Although many gamers prefer their wires, or even fully analog headsets, there’s a lot to be said for a wireless gaming headset. These days, they offer great mobility and flexibility, without cutting down quality or increasing latency that much. But where do you find these reliable, wireless audio companions? Don’t fret: we’ll recommend some of the best wireless gaming headsets, right here.
Wireless headsets have many different advantages over wired alternatives. First and foremost, it’s a matter of freedom. By removing the tether on your scalp, there’s no limits to where you might go with the headphones on. Even haphazardly running to the door mid-match, at least won’t have you snapping wires or pulling your entire desktop apart.
Additionally, some more luxurious gaming headsets might also come with Bluetooth connections. The default for wireless gaming headsets is usually to have a seperate USB dongle, but some offer connectivity directly over Bluetooth too. Through this protocol, a wireless headset could easily connect to many smart devices, USB-less laptops or even gaming consoles. That flexibility doesn’t come with many (wired) USB-powered devices.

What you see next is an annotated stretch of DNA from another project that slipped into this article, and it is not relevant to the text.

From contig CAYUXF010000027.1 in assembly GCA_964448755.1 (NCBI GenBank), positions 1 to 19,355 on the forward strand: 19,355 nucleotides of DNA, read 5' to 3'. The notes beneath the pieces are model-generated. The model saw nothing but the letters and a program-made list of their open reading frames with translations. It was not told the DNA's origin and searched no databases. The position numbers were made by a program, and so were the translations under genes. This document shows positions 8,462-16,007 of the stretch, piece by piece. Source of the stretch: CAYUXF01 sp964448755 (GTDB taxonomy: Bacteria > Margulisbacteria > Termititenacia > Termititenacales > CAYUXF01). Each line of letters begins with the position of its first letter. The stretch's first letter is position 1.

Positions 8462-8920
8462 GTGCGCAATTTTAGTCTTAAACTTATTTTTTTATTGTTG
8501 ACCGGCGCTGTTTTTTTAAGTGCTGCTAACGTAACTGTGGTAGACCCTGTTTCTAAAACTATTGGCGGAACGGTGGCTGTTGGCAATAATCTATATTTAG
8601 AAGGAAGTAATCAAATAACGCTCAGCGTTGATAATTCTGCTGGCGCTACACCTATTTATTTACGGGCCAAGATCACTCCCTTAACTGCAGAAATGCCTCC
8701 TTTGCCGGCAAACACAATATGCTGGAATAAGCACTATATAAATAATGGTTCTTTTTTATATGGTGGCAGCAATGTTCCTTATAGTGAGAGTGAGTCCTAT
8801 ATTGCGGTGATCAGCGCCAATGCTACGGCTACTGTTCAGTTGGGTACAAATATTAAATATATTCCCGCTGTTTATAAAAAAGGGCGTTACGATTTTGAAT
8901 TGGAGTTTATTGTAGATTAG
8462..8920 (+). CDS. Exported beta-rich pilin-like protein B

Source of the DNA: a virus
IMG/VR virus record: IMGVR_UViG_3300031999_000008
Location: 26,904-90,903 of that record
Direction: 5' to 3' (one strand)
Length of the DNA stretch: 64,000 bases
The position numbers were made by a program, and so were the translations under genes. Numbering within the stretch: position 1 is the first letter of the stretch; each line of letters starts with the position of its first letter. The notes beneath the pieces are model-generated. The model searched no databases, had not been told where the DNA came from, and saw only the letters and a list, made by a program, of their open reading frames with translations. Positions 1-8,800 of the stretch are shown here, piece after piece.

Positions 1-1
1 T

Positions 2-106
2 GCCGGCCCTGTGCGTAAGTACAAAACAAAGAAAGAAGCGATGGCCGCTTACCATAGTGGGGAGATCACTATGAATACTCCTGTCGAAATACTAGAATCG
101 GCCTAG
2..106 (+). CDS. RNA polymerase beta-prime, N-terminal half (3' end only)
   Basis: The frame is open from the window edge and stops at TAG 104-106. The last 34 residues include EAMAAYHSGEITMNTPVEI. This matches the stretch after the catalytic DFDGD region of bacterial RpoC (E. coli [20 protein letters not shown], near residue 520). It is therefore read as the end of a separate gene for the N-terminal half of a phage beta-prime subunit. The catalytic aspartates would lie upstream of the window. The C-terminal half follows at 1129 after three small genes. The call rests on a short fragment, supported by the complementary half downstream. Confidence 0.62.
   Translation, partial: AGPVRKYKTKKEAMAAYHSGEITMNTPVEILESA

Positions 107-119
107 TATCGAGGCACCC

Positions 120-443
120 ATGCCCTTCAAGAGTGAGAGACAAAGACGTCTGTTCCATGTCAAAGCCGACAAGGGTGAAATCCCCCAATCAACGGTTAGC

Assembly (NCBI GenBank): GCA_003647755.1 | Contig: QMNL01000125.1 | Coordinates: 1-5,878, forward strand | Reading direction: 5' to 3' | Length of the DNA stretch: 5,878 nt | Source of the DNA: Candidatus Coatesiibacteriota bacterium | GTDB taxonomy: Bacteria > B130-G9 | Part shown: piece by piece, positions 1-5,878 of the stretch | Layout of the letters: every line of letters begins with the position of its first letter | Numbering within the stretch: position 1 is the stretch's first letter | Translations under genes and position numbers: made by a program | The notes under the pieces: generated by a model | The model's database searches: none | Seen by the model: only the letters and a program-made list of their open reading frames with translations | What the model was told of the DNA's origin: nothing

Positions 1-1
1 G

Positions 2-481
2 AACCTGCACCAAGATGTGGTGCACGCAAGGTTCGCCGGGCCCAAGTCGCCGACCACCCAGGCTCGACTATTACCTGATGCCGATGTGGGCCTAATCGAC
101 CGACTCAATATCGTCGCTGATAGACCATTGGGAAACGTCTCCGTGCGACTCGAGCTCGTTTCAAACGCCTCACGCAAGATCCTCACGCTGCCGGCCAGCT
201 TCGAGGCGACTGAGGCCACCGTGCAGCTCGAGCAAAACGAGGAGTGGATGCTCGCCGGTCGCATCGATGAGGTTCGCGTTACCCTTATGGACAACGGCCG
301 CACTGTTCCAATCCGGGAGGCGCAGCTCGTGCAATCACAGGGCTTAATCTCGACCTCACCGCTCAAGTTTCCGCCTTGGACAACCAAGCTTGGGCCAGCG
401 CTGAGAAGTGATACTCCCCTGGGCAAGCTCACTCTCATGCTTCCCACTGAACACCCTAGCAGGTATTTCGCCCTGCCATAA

The downside mostly comes from battery life. No gamer wants their peripherals to suddenly die on them in the heat of battle, but it could happen with a wireless headset. Don’t worry though: battery life is on the rise, and we’ve definitely kept an eye on it, when finding our top picks. .
What makes a wireless gaming headset great? It’s a sum of many different factors. As we list our favorite models, we mostly look for solid audio quality, decent battery performance, and comfort over prolonged gaming sessions. Our picks will get you gaming with crystal clear audio, with the least amount of technical hiccups.
Bonus points are definitely awarded for solid design choices, additional (console) compatibility and especially for great spatial awareness. Many of our picks will feature some sort of “7.1 Virtual Surround”, but we recommended you don’t immediately buy into that. Not every auditive upscaling tool is created equal, so we mostly look for overall sound quality — and how well that will place you “into the game”.
SteelSeries has been dominating the headset game with their Arctis series as of late. The more affordable and often wired options still prove adequate, but with the Arctis Pro Wireless, SteelSeries really gives it their all. It’s a dual-battery, dual-wireless (2.4GHz dongle + Bluetooth 4.1) headset with spectacular audio fidelity, complete with a proprietary DAC.
Through the nifty DAC, audio signals can be picked up from PC, PlayStation 4/5 or basically anything that runs on a 3.5 mm jack. Over the 2.4 GHz wireless transmission, the DAC will spit out DTS Headphone:X audio quality, as lossless and latency-free as it gets.
Within the “base station”, one of the dual-batteries can be charged, while you’re playing on the other. This way, SteelSeries effectively eliminates the changes of your headset ever running out of juice. One battery will last you about 10 hours, though. It’s somewhat short, but the dual-battery rotation takes care of that.